During summer heat waves, staying as cool as possible is important. But how can you remain comfortable while keeping your energy costs low and the demand on the power grid down? There’s good news. You can take simple steps to make your air conditioning more efficient without breaking the bank and help keep your house cool during extreme heat.
Ways to keep your house cool in summer and during extreme heat
Check your weather stripping
One of the easiest ways to keep your house cool in summer is to insulate it. Check the weather stripping around your doors and windows for leaks during your seasonal home maintenance. A sure-fire way to tell is if you feel abnormal amounts of heat when you stand near a door or window. The warm air points to a break in the weather stripping, which you can easily fix with a quick trip to the hardware store.
Close your blinds and shades
Blinds and window shades do more than offer privacy. They can prevent sunlight from entering your home when closed, especially on windows that directly face the sun. UV and heat-blocking solar shades can help keep your house cool in summer and reduce the greenhouse effect.
Learn more about how to protect your home from UV rays.
Adjust your ceiling fans
It’s easy to forget to switch the direction on your ceiling fans. To keep your house cool in the summer, set your fan to turn in a counterclockwise direction. A simple switch will push cool air towards you versus pulling cool air up and away from you during winter. If you’re unsure how to do this, look for a small switch on the fan’s body. It should reverse the spin direction.
Set your thermostat higher
Setting the thermostat higher? Isn’t that the opposite of keeping the house cool? It’s not. If an air conditioner works too hard, it can result in a buildup that will freeze the system. Setting your thermostat higher will keep the home comfortable without over-taxing the HVAC unit. If your HVAC breaks during a heat wave, you’ll be in trouble and could face costly repairs that your homeowners insurance won’t cover.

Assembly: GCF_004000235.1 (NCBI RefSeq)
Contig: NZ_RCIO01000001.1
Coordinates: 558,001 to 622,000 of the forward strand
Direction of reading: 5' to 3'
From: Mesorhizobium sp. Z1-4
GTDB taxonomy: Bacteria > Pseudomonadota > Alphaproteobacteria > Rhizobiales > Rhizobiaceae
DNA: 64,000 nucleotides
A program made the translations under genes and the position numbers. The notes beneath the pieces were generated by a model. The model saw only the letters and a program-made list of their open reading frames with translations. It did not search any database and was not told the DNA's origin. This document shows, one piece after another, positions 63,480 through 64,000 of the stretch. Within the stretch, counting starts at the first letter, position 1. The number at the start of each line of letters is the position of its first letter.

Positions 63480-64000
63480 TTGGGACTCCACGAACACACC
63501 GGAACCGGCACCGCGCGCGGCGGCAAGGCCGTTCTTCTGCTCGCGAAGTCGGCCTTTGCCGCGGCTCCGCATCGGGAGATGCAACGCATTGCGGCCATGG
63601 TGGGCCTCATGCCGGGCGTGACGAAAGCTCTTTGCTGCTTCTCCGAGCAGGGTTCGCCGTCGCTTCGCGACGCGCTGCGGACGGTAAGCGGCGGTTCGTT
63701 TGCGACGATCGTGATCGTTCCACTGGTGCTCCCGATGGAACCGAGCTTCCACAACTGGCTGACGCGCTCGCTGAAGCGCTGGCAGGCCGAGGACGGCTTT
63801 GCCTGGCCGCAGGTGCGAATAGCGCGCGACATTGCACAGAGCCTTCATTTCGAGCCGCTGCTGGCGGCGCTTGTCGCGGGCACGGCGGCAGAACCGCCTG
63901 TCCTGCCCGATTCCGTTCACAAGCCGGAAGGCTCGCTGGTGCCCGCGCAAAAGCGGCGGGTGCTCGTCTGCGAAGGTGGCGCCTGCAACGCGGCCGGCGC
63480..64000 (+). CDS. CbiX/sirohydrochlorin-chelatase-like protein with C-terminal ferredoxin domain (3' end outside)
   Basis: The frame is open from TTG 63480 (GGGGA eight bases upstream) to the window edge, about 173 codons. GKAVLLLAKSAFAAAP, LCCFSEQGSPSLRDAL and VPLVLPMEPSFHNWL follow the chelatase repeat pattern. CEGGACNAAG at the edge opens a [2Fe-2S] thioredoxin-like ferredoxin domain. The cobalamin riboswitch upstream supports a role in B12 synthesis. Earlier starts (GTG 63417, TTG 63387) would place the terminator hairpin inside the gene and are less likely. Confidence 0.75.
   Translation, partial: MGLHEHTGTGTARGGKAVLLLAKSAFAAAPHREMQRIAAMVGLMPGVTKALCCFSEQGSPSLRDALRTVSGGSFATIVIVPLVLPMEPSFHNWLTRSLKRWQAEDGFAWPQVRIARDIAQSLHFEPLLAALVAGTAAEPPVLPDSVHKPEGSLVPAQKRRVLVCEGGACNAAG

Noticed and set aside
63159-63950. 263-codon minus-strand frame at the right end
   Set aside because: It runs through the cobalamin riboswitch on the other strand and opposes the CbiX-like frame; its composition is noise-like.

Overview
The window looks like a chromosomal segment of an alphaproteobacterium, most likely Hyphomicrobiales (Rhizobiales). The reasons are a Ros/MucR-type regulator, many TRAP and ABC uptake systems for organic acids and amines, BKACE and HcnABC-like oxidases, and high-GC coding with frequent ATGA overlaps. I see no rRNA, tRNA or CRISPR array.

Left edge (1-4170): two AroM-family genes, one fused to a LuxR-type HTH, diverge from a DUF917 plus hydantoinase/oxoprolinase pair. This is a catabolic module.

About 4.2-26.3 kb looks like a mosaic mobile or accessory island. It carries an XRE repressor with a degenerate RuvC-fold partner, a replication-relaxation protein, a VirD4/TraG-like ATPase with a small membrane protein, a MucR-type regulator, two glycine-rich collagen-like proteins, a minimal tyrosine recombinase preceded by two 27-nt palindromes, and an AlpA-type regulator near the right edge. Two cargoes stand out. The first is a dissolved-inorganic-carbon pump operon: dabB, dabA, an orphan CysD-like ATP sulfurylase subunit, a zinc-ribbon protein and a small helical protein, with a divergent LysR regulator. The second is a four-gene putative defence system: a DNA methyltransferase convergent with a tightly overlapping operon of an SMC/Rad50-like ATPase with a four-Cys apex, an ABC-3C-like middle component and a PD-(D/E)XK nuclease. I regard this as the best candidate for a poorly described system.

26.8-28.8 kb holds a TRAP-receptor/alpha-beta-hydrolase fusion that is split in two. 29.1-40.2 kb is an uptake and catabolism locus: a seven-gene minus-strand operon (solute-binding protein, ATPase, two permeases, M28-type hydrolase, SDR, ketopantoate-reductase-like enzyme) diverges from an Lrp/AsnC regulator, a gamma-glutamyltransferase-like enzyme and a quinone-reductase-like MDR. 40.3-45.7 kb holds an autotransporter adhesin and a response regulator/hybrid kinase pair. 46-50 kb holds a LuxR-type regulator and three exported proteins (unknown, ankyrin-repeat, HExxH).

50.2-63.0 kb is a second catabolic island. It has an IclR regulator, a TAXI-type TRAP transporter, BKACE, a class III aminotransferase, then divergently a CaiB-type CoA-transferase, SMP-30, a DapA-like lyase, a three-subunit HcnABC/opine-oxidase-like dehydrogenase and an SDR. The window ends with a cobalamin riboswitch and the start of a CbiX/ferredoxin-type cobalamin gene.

Consider grilling outdoors
Things can heat up in the kitchen in more ways than one. Cooking or baking in summer (at least in the middle of the day) can significantly raise your home’s temperature. Consider firing up the grill outside as a way to keep your home cool in the summer. If you need to use the oven, do so late at night when the temperatures are cooler.
Moving air is cooler air
Sit in a 75-degree room with a fan and in another room without a fan. The room without a fan will feel warmer simply because the air isn’t moving. Invest in a few oscillating fans to keep air moving around a room, and your home will be much more comfortable.
Look at your light bulbs
If you’re using incandescent bulbs in your home, they may generate more heat than you think. Swapping these bulbs out for energy-efficient LEDs will not only bring down your utility bill but may also lower the temperature. Using energy-efficient bulbs is especially useful if using an incandescent bulb as a desk lamp.
Keep showers short and cool
Showers raise the moisture level in the home and make it feel much more humid. If you live somewhere that’s already humid, it can make the home’s interior feel almost unbearable. Keep your showers as short as possible, and use cooler water to avoid a lot of steam buildup. A dehumidifier can also help reduce humidity in your home and keep it cooler.
Change your AC filters
HVAC filters affect more than air quality. A clogged filter can impede airflow, so your home won’t get as cool as it should. Swapping out air filters every four months is recommended, but more frequent cleaning means efficient operation. Learn more about how to take care of your A/C unit in the summer.
Keep yourself cool
One of the easiest ways to keep yourself comfortable during summer, even in a warmer home, is to wear comfortable clothing. Look for loose-fitting, breathable clothing. Cotton is a better choice than synthetic fibers for airflow, but moisture-wicking athletic wear can also be a good pick for hot summer days in the house.